Anthony on the Gringo Trail 2005 travel blog

Woods on Cerro Otto

Lago Nahuel Huapi and Bariloche to the right during a rare break...

Forest waterfall

Forest stream

Lago Gutierrez

None of the pics this page are that great, but they do give a sense of what it is like round here. As I said, I came here via Comodoro, but didn't want to make an entry just to make the map more accurate. There were no taxis at the bus station due to some unspecified strike. Luckily this nice bloke who had just dropped someone off took me to exactly where I wanted to go, past my fellow bus passengers toiling up the 3 km hill into town with their rucksacks. And my hotel room has a view of the very large lake and surrounding mountains which is nice. Generally very nice round here in an Alpine Windermere sort of way, though the town is big enough that I can imagine many holiday here just to shop, etc.

Common throughout Patagonia but taken to new levels of excess here is an obsession with gnomes, they are for sale everywhere in every kind imaginable. The other thing this town is big on is chocolate, there are chocolate shops the size of small supermarkets. My personal favourite are the flakes the size of your wrist, though I can't quite bring myself to buy one. My other favourite is the window display of the nativity made out of sweets. Tasteful. Talking of bad taste, you will have all seen amusing shop names in foreign places. There is a clothes shop here called "Come Boys", which I was particularly struck by. Sounds more like a gay porn site to me.

Bad news is that it has absolutely pissed with rain since I got here. Good news is that I have booked myself a flight from Salta to Lima on the 26th, so won't have to do the 48 hr bus trip from Santiago to Lima. The countryside is all looking the more dramatic at present though due to the very strong wind that has been blasting Patagonia for about a week now. I do wish it would just stop raining for five minutes though.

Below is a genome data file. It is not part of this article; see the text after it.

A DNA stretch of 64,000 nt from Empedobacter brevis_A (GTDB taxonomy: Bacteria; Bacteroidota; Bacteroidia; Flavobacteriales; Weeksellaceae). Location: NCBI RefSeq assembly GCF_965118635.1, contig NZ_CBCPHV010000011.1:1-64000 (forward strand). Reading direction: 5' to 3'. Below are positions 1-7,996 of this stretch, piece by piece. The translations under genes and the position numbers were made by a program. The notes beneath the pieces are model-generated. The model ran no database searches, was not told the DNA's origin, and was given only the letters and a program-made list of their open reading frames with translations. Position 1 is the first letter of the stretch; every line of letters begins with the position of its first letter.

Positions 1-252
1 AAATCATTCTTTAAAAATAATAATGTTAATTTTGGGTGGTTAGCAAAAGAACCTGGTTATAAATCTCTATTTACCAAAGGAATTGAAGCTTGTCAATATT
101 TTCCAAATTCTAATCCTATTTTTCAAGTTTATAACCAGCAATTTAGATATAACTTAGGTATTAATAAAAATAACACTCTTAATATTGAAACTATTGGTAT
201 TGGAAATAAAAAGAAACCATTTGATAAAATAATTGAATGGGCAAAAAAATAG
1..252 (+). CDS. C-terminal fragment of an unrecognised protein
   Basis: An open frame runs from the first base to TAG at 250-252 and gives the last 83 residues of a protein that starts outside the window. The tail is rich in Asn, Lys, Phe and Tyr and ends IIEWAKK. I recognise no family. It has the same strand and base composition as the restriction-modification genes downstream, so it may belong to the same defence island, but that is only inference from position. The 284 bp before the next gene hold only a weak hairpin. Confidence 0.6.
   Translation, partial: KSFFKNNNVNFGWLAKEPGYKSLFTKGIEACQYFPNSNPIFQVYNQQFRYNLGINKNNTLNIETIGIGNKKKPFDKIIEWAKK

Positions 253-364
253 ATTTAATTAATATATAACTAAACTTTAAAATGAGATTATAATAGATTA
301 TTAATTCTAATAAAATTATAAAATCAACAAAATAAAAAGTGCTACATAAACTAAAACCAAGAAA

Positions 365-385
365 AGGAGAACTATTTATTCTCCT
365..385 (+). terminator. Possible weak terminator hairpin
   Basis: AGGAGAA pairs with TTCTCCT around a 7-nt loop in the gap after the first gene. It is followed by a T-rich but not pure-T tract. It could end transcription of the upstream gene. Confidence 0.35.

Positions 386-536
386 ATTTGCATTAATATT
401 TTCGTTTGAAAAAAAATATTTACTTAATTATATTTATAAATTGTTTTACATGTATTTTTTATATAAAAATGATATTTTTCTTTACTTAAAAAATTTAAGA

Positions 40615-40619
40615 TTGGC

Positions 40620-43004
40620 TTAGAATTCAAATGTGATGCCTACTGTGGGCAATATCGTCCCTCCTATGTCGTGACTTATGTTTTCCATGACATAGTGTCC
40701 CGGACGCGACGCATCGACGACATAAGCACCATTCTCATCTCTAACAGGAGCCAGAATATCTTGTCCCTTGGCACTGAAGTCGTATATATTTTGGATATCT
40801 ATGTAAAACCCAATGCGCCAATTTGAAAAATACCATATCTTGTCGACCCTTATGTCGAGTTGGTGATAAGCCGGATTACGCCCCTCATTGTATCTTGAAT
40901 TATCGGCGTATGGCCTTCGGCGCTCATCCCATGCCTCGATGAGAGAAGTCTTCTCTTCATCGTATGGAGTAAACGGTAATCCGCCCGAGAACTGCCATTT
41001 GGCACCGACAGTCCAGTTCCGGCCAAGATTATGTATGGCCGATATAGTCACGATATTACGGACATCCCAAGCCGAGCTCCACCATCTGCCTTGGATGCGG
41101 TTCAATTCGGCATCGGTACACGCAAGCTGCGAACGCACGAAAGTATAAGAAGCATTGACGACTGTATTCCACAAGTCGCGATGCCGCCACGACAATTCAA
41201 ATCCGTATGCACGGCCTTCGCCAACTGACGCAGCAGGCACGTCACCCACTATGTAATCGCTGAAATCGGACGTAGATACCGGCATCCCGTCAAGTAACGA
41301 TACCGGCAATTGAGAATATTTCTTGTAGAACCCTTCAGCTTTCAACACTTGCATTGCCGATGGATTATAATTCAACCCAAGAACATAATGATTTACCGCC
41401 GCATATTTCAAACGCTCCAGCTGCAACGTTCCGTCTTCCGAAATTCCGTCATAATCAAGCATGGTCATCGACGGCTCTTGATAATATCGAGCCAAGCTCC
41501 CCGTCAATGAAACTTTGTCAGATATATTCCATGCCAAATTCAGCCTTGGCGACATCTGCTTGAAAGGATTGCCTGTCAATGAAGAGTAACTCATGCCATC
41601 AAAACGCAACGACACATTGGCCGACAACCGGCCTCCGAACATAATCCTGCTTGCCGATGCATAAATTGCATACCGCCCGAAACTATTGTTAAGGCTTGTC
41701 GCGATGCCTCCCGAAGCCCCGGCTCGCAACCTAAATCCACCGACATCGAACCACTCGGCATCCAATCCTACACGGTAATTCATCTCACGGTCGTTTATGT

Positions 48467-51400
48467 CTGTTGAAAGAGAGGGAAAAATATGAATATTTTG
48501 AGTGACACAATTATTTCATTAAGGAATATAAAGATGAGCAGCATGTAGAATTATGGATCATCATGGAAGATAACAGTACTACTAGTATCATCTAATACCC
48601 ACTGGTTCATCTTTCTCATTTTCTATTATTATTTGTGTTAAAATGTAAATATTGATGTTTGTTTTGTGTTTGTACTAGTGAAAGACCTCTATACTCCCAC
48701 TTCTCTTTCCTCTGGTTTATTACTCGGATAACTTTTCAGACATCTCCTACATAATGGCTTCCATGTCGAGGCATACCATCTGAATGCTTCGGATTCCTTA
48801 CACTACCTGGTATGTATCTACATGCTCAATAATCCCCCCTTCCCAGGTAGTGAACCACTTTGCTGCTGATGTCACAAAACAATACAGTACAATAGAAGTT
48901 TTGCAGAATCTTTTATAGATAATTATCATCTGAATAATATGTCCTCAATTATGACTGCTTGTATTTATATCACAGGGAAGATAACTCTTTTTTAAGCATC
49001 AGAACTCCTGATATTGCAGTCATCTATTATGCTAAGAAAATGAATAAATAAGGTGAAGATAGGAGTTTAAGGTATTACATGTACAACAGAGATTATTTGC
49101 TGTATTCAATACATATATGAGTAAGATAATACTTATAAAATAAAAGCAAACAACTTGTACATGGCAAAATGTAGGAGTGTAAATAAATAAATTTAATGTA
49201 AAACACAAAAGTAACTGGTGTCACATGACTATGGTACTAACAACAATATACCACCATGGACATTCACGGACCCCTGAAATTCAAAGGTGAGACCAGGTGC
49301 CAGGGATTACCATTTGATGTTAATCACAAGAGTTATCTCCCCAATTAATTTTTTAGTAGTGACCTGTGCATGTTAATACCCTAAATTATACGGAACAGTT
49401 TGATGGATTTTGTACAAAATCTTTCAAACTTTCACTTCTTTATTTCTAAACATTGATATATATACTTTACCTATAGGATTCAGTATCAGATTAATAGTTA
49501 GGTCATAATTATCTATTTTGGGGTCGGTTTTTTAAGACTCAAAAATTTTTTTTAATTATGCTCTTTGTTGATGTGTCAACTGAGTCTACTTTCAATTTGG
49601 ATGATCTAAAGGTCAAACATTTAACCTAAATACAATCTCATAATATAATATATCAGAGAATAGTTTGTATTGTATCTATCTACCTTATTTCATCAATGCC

21st Nov: Still shit weather. I had a plan to hike some ridges, but it went awry almost from the start. First it turns out the buses aren't running because the drivers are in mourning for someone who died. Then it turns out the taxi drivers are too. Yesterdays problem continuing. So I adapted my plan by getting the free bus to a cable car station, and then said cable car up a mountain. As usual the wind was blasting, so much so, all the cable cars had huge concrete blocks on the floor so as to not sway too much and freak us all out. Next bad news was that the cloud cover was so low, when I got to the top you couldn.t see more than ten metres, which made ridge walking seem a bit pointless. So I walked back down the mountain again in the general direction of town. This was generally a very nice experience, relaxing, etc, except when the rain was particularly lashing. One feature of the forest which was very atmospheric with the swirling mist was long green moss hanging from the trees. Apparently this moss doesn't grow if there is any pollution.

I walked all the way back to town from the mountain as well, as still no public transport anywhere, doubly irritating as the only place I can buy a bus ticket out of here is the bus terminal. So after a short rest in my room, I walked all the way to the bus terminal and back too, past many pissed off tourists, both local and foreign, toiling up the hill in the rain with their baggage. I had a nice walk back by the lake, which the wind has whipped up so it has sea-like waves splashing everywhere. What I do have now though is a bus ticket out of here tomorrow. 22 hours to Cordoba, semi-cama, nothing to an old bus-hand like me. Mind you, it might be better if I had something left to read other than my Spanish Sherlock Holmes short stories. The buses were all around lunchtime, really bad for doing anything with the day, but as the weather forecast for tomorrow is worse than the one for today, and there appears to be every likelihood of still no public transport to get me anywhere I can go for a walk, I think it is right to cut my losses and leave town. Shame, but you can't win them all.

Had a nice Mexican meal for what I would call tea, but round here they probably call breakfast. One of the reasons I have yet to sample full on South American night life is that I keep wanting to do stuff during the day, and the bars dont get going till about 1, and the clubs till about 4. When I first started travelling on my own - about 13 years ago, I could do both, now I am not so sure.

22 Nov: Woke up to yet more rain, and decided I had had enough. Thankfully public transport is on again, so I went off to the bus treminal to see if I could change my ticket for an earlier one, but no joy. Left my big pack there anyway, and decided I had to have another go at the countryside, so got a bus to town, and then another bus into the National Park. It rained almost the whole time, but I had a real nice walk through some fab forests and along lakeshores to another part of the Park where I got a different bus back to town.

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